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Walter Hill Says ‘The Assignment’ Is Not Transphobic and Is Being Attacked By People Who Haven’t Seen It

Filmmaker Toolkit Ep. 23: The legendary action director talks about the controversy and his career, while IndieWire's Jude Dry explains why the film is a big slap in the face.

"The Assignment"

“The Assignment”

Walter Hill is one of the great action and genre directors of the last 40 years, having made classics like “The Driver,” “The Warriors,” directed the pilot of HBO’s “Deadwood,” and produced, guided and rewrote the first three “Alien” films. With his latest film, “The Assignment” (originally titled “REAssignment” when it premiered at TIFF last fall), Hill finds himself in the unusual position of receiving sharp criticism for being transphobic.

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“Want to know the truth, I don’t think it is very controversial,” said director Walter Hill, when he was a guest on IndieWire’s Filmmaker Toolkit podcast. “It’s been attacked mainly by people that haven’t seen the movie.”

In “The Assignment,” Frank Kitchen (Michelle Rodriguez) is a hitman, who one day wakes up in a seedy hotel room stunned to discover he’s been turned into a woman. The character soon discovers the gender re-assignment surgery was performed by a doctor (Sigourney Weaver) as an act of revenge for Kitchen having killed her brother.

The film has drawn numerous complaints and on a variety of fronts, including depicting a surgery — one that is life-affirming for many in the transgender community — as being a cruel punishment. Hill doesn’t necessarily disagree, but states being “transgender is a very different thing than genital alteration,” insisting his film is about revenge, not being transgender.

Listen to the Entire Podcast Above

“Frank Kitchen is a guy,” said Hill. “[After] he’s been genitally altered [he’s still] a fellow inside his head. Every scene in the movie he is a fellow inside his head and is still at the end of the movie.”

Hill sees the film as being consistent with the beliefs of the transgender community. “I see the movie as totally supporting the transgender notions, as far as I can see — that is to say you are who you are inside your head and therefore and that’s the determining factor,” said Hill. “Therefore Frank’s attitudes are very consistent with transgender theory.”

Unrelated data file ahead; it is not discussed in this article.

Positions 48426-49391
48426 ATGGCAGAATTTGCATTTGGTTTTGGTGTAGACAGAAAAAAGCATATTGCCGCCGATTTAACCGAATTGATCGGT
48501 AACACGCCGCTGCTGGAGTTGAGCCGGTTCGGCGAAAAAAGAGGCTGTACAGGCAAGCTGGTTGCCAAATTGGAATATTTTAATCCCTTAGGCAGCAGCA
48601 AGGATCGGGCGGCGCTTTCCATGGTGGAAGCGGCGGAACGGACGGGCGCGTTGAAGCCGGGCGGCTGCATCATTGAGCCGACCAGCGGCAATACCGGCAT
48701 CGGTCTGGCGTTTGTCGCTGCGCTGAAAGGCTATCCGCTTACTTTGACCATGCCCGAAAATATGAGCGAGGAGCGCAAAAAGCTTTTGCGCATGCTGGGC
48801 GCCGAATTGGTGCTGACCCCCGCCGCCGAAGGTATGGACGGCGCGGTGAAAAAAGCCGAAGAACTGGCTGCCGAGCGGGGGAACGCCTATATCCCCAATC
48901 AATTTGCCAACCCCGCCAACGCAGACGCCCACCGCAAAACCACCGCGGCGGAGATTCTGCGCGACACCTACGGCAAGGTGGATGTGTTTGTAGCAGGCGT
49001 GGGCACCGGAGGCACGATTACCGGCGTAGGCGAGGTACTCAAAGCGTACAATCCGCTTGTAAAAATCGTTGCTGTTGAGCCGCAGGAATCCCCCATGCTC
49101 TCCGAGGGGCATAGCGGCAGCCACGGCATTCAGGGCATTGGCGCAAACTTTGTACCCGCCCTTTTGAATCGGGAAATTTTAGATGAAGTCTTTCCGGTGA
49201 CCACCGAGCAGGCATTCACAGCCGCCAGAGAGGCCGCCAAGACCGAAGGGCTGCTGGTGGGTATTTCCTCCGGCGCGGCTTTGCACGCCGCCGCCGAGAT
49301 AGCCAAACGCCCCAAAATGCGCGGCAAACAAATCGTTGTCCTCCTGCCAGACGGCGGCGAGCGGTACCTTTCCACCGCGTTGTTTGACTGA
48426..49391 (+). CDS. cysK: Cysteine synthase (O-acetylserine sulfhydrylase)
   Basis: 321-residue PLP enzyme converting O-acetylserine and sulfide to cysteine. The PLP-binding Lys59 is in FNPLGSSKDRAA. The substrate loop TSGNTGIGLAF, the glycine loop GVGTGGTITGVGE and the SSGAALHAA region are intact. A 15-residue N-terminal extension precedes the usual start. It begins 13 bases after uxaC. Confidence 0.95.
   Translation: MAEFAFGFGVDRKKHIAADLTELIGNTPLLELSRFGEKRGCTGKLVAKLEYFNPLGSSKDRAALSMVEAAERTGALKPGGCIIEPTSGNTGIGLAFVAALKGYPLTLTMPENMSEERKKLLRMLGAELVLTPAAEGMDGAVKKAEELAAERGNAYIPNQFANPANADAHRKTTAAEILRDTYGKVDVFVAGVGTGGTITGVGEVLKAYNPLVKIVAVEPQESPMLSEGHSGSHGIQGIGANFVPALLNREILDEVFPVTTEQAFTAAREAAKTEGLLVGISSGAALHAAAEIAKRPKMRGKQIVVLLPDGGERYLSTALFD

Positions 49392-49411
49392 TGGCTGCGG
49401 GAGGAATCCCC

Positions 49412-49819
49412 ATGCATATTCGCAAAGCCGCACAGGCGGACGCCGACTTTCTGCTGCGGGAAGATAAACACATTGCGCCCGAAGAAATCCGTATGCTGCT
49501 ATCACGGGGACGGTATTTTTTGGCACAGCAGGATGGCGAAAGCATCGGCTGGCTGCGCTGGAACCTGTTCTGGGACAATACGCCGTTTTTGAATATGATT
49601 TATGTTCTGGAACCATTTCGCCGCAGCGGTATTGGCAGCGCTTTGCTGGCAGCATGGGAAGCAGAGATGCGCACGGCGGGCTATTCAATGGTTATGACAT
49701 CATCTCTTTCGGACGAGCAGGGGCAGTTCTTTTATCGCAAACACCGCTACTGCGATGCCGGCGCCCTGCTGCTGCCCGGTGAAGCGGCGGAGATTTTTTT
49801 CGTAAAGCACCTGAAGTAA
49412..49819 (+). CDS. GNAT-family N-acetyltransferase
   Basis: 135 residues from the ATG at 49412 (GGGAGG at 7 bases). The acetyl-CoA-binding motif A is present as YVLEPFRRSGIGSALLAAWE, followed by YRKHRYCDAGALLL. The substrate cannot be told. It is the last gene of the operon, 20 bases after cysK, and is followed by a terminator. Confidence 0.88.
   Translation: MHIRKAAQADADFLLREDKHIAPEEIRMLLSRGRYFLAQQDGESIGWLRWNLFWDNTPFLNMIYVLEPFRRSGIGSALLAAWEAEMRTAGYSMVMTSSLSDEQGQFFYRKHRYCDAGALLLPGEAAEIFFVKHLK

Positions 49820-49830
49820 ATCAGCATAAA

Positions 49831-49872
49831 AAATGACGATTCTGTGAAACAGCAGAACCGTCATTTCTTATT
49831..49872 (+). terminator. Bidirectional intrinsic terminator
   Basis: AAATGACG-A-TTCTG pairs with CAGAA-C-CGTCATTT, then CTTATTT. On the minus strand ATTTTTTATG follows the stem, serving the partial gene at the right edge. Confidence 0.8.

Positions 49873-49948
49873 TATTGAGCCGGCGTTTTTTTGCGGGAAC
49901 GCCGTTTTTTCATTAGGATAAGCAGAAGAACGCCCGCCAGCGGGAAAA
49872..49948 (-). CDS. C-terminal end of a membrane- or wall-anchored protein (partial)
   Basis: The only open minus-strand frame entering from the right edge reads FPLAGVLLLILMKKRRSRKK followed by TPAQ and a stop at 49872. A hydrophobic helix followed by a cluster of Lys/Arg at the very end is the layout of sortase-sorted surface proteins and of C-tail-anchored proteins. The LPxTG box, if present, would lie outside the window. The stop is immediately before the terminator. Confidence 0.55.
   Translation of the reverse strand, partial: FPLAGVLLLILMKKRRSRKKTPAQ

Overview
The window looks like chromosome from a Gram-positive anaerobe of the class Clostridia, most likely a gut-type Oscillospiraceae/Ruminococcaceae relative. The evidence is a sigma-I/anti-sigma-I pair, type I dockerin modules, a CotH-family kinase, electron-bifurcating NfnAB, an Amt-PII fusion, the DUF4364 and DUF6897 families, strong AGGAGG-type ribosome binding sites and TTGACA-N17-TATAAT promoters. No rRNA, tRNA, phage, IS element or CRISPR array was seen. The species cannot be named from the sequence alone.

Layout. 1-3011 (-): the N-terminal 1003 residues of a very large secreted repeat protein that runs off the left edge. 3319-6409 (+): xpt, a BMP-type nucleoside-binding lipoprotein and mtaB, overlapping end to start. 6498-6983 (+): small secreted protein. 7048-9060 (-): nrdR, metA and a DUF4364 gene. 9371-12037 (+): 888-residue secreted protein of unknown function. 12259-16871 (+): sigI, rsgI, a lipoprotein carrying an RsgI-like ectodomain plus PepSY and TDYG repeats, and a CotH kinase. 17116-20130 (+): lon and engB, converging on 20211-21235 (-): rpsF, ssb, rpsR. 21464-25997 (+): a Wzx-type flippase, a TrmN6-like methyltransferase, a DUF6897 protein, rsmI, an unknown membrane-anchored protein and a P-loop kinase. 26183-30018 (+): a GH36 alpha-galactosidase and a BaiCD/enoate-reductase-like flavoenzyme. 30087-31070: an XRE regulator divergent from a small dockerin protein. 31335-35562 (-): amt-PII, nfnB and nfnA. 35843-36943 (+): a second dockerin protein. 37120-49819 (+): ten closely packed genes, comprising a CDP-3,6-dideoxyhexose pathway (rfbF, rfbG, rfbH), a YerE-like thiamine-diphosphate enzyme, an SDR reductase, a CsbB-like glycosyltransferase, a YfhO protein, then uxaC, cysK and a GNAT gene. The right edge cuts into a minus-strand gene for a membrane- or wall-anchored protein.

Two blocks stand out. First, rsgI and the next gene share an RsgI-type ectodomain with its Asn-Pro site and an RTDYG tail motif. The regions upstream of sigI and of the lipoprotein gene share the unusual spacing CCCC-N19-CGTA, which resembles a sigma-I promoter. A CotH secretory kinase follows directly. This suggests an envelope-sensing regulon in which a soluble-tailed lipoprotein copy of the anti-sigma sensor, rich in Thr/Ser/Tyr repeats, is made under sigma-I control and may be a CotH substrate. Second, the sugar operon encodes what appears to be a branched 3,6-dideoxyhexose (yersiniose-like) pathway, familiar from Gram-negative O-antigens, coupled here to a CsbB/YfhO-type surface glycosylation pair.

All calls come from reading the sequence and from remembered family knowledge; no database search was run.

Hill does acknowledge that casting of Rodriguez complicates matters, saying, “this possibly is made a little more abstruse by the fact that I cast a women to play Frank after he’s been genitally altered.”

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While Hill does address the controversy [35:00 mark], he also talked about his career, sharing insights into his sparse writing style and directing great chase scenes.

IndieWire’s Jude Dry also joined the podcast to share her thoughts on “The Assignment,” which she sees as a slap in the face to the transgender community and is equally guilty of presenting an antiquated view of gender.

The Filmmaker Toolkit podcast is available on iTunes, StitcherSoundCloud and Google Play MusicPrevious episodes include:

The music used in this podcast is from the “Marina Abramovic: The Artist is Present” score, courtesy of composer Nathan Halpern.

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Comments

Brandon Judell

No one complained abut Pedro Almodovar’s The Skin I Live In which a father kidnaps and then alters the sex of a young man he feels is responsible for his daughter’s death, and then they have sex. A fascinating film.

Elliot Thomas

Man, this film is too bad to be creating such a fuss. I refuse to believe that anyone who saw this movie, took it seriously!

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